The 27th African Summit held under the theme, “2016, the year of human rights;”with a particular focus on the rights of women” got underway on Wednesday in Kigali, Rwanda.
Current AU Commission Chairperson, Nkosazana Dlhamini Zuma has indicated her intention not to seek second term and three candidates from Botswana, Equaitorial Guinea and Uganda are already in the running to succeed her.
The three are all foreign ministers in their respective countries.
Some of the 35 editors brought together by The African Editors forum (TAEF)in collaboration with the AU to attend the African editors forum conference, which also began Wednesday on the sidelines of the summit, voiced their opinion on their preferred candidates and the AU in general.
Zambia Broadcasting Corporation News Editor, Chansa Mayani said she supported the Botswana candidate, Minister of foreign affairs Pelonomi Venson Moitoi because the position needed to be filled by a woman in order for her to continue Zuma’s legacy of tremendous transformation of administration at the AU.
“Zuma cultivated a culture of efficiency and accountability within the African Union commission and we need another woman, who happens to be the Southern Africa candidate to continue that legacy. Besides voting for her would be in line with this year’s theme, which shines the spotlight on women and their rights ,” said Chansa.
The Managing Editor of Ghana Business News, Dogbevi however was of the view that it did not matter too much who becomes the new chairperson of the AU Commission because the organization has failed dismally to entrench itself to Africans choosing instead to pursue lofty ideals that are of little benefit to ordinary citizens in the streets of member states.
“Right now they are excitedly talking about the introduction of the AU passport for presidents and expect journalists to popularize it without asking pertinent questions. But the AU must know that editors and journalists alligence is to the truth and the public interest, so we can not avoid interrogating how this passport is supposed to help the ordinary citizen when restrictions on travel in Africa still remain in place? We have to ask these questions because citizens of AU member states have come to know these meetings as places where delegates go to eat and enjoy themselves and come back home to continue with business as usual” Dogbevi said.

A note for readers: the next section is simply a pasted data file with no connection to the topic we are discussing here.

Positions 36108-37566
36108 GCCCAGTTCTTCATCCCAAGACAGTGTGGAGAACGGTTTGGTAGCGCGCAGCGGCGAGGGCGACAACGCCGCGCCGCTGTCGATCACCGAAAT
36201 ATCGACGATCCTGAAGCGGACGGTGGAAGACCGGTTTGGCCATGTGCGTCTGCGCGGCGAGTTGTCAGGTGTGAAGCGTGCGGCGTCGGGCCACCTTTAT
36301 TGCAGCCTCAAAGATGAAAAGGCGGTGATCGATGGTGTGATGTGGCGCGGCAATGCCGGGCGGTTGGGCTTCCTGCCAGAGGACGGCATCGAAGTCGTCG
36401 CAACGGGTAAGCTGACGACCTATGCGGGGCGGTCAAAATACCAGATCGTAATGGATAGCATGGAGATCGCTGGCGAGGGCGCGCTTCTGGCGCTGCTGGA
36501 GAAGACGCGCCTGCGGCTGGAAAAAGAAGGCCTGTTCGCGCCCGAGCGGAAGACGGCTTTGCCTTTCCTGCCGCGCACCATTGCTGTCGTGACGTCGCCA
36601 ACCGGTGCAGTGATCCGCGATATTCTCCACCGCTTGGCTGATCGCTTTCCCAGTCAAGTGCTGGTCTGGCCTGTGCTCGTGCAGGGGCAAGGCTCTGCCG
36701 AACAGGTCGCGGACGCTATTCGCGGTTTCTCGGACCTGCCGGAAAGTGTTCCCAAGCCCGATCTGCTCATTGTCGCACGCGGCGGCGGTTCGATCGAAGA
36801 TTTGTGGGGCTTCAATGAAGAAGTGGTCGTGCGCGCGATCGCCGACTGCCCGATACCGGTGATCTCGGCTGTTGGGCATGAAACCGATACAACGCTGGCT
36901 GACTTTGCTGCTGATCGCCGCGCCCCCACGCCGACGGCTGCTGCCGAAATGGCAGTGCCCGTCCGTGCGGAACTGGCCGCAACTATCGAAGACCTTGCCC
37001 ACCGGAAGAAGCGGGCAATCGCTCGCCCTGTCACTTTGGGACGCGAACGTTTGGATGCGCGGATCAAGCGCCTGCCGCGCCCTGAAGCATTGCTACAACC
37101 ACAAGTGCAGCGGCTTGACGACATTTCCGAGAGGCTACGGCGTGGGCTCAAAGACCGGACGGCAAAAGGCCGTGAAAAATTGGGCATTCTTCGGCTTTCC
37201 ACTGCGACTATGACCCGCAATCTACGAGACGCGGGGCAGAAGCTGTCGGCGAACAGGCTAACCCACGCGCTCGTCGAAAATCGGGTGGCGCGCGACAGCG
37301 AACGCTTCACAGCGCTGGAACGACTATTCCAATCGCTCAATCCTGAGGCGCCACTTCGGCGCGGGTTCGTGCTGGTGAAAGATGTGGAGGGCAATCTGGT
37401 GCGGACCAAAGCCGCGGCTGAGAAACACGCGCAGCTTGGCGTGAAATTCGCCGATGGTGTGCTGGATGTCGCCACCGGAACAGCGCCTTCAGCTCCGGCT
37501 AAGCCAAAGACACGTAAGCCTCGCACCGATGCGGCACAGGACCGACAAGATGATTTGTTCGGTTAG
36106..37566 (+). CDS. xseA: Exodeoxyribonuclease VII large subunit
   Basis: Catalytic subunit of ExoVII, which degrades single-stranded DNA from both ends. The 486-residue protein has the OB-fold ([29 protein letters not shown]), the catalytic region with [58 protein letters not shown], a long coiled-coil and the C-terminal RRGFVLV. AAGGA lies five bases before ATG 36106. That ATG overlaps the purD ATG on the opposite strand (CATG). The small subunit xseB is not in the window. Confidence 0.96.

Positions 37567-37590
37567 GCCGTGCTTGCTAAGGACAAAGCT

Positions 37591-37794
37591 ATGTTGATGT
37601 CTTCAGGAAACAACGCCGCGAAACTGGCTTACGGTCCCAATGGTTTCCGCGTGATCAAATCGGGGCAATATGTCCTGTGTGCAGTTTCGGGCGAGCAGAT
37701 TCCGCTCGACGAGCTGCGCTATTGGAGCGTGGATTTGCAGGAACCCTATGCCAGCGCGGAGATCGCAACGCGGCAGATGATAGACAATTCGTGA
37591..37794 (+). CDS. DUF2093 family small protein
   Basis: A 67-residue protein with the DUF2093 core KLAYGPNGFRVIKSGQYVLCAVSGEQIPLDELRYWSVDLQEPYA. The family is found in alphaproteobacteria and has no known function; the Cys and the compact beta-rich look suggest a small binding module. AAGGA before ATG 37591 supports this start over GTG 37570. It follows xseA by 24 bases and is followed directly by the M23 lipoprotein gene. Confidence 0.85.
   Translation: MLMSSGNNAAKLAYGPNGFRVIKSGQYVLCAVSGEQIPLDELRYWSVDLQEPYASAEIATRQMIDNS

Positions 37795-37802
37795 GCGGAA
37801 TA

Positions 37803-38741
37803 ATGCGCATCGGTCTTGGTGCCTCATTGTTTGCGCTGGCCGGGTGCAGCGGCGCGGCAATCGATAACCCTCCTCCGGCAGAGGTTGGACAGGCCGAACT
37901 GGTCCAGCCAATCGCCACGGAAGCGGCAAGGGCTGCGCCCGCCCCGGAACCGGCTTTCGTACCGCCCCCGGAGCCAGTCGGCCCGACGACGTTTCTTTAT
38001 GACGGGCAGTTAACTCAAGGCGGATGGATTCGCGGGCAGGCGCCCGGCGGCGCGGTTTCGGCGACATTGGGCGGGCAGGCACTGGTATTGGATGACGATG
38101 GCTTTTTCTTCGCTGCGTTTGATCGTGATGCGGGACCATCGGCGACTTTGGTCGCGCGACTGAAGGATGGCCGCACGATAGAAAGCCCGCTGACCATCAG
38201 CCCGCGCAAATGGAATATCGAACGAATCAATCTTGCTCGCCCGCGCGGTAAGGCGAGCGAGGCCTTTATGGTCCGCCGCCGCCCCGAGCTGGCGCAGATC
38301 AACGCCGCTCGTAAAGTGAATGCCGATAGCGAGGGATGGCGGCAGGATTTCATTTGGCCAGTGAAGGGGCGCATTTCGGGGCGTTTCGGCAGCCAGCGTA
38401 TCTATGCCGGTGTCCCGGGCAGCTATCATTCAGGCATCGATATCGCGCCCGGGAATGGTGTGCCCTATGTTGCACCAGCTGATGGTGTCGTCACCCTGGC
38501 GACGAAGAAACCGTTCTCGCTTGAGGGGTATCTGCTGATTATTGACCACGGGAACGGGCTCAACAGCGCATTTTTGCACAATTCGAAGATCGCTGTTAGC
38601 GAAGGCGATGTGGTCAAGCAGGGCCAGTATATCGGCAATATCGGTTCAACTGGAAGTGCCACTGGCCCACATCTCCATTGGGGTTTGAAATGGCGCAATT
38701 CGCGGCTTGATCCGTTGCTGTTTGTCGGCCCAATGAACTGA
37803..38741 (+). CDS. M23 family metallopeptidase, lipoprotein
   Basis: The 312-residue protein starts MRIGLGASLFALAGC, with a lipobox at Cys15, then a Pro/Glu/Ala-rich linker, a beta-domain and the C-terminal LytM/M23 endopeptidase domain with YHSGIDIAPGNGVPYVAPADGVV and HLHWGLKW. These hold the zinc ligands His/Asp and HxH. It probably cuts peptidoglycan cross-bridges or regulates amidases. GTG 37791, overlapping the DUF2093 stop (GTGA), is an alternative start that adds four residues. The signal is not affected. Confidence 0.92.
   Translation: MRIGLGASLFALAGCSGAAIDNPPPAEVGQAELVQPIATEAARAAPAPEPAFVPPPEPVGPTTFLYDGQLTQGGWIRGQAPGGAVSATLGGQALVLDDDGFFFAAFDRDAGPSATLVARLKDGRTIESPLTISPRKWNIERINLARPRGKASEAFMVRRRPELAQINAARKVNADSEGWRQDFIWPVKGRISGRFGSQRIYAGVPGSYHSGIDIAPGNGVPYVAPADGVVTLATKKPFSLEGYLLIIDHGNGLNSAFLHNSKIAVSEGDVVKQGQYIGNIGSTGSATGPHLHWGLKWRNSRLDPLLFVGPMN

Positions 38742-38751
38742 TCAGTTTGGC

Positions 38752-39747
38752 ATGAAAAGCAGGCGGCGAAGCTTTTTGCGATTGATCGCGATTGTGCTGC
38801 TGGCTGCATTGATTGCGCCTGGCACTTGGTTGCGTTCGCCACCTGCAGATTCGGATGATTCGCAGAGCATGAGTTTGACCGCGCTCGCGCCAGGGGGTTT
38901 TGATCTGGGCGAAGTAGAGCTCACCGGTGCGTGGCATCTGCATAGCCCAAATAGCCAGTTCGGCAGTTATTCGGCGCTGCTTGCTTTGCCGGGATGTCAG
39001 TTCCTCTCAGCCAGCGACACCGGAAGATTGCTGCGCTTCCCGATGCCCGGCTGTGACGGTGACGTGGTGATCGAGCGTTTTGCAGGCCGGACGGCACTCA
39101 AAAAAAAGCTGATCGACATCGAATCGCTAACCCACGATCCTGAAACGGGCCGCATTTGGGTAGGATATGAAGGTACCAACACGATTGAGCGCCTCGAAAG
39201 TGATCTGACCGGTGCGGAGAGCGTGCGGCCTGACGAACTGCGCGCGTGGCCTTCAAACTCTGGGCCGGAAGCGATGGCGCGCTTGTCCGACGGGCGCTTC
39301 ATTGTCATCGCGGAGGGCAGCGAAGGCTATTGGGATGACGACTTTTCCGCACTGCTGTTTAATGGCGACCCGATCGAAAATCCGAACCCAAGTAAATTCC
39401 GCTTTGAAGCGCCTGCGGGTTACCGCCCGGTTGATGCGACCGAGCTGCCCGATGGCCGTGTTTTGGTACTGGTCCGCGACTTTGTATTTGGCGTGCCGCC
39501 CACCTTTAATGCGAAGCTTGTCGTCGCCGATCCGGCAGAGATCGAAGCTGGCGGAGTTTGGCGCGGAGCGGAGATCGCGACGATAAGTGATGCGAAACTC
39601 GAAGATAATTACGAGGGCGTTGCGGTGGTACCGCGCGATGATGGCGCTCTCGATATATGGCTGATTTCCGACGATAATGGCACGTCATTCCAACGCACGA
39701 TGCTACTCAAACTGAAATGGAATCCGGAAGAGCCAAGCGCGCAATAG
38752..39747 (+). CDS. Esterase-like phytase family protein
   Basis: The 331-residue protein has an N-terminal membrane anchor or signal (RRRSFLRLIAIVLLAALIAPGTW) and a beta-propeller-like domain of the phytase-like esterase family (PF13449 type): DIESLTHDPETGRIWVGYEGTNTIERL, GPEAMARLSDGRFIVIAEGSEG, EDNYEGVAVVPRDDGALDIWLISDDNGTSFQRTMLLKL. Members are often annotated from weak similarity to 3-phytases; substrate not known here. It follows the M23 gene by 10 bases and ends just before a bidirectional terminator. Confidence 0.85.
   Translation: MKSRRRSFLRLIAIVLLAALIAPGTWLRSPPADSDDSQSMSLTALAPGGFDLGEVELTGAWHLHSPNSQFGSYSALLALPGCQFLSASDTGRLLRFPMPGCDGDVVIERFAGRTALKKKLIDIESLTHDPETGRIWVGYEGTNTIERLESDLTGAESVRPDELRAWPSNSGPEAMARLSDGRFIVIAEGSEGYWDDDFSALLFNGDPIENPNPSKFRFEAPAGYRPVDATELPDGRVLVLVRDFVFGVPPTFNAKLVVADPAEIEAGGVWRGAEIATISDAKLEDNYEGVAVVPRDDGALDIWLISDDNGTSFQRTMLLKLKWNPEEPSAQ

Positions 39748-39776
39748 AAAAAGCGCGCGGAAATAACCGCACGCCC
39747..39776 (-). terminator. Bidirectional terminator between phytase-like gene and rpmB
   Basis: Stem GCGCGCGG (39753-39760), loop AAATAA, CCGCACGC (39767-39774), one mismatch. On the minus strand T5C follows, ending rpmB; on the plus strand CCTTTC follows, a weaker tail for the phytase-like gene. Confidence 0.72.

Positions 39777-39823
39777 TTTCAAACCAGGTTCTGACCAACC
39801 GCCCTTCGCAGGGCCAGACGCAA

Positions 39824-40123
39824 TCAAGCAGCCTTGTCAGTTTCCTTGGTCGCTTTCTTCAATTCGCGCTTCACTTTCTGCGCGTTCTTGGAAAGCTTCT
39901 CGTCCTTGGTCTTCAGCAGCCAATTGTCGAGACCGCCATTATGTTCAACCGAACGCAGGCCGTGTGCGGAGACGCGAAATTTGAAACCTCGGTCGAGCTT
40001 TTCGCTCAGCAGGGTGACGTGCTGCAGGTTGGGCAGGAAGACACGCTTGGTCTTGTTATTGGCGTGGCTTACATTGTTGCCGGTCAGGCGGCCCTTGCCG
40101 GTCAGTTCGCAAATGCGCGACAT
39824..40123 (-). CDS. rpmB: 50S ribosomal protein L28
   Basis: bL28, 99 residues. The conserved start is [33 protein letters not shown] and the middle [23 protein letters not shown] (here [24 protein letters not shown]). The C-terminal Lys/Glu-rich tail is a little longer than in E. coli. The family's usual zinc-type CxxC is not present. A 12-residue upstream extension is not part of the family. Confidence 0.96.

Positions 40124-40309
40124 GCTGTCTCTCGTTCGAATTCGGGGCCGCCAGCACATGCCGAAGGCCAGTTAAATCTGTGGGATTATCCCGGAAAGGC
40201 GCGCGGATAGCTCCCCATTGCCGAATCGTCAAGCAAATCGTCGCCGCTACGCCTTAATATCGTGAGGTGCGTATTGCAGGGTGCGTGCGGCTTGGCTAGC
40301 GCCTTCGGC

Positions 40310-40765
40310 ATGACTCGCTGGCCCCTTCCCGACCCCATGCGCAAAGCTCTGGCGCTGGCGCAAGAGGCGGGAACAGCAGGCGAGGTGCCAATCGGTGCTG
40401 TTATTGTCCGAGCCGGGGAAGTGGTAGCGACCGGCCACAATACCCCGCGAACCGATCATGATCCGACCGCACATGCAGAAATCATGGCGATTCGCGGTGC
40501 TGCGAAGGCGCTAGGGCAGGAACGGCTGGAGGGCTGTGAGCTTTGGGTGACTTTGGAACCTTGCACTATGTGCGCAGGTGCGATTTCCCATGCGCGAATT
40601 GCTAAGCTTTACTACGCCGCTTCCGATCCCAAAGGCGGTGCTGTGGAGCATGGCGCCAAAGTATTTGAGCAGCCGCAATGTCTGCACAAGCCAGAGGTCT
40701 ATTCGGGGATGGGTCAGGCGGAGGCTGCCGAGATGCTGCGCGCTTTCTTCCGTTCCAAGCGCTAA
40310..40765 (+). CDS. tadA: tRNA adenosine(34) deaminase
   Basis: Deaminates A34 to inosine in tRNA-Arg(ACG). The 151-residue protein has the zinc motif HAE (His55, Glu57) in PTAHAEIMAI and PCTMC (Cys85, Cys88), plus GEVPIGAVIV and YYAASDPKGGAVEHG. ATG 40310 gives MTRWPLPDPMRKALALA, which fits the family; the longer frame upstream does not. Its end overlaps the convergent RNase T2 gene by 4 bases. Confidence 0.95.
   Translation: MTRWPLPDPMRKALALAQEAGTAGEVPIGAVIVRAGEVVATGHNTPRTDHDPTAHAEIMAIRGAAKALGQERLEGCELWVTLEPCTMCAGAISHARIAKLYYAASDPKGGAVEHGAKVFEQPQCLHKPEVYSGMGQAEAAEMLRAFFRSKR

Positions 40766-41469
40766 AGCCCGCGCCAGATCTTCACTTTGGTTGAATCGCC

Another Editor, Ousman Sillah from Forayaa Newspaper in The Gambia strongly believes that the person who should ascend to the position should be someone with the clout to influence change.
“I’m of the opinion that a former head of state like former president of Nigeria, Olasagun Obasanjo, would have been ideal, but since all of the current candidates are foreign ministers I would back a person coming from a country which strongly respects human rights and the rule of law. And taking into consideration the gender issue as well, I would give my support to the Botswana candidate because her country is on course. Botswana respects the rule of law and human rights. I don’t want to talk about Uganda and Equitorial Guniea records here,” he remarked
Meanwhile inside sources said lobbying had started in earnest behind closed doors.
“We are happy with the way the campaign has been going so far. Although the former president and campaign manager, Festus Mogae in not here yet because of other pressing commitments for the South Sudan Peace deal, we feel he has covered enough ground already and we are confident of our chances,” an inside source said.
The elections have been put on the agenda for the weekend, although there are fears that some delegates might lobby for a postponement to January because they feel none of the candidates are of the right caliber for the job.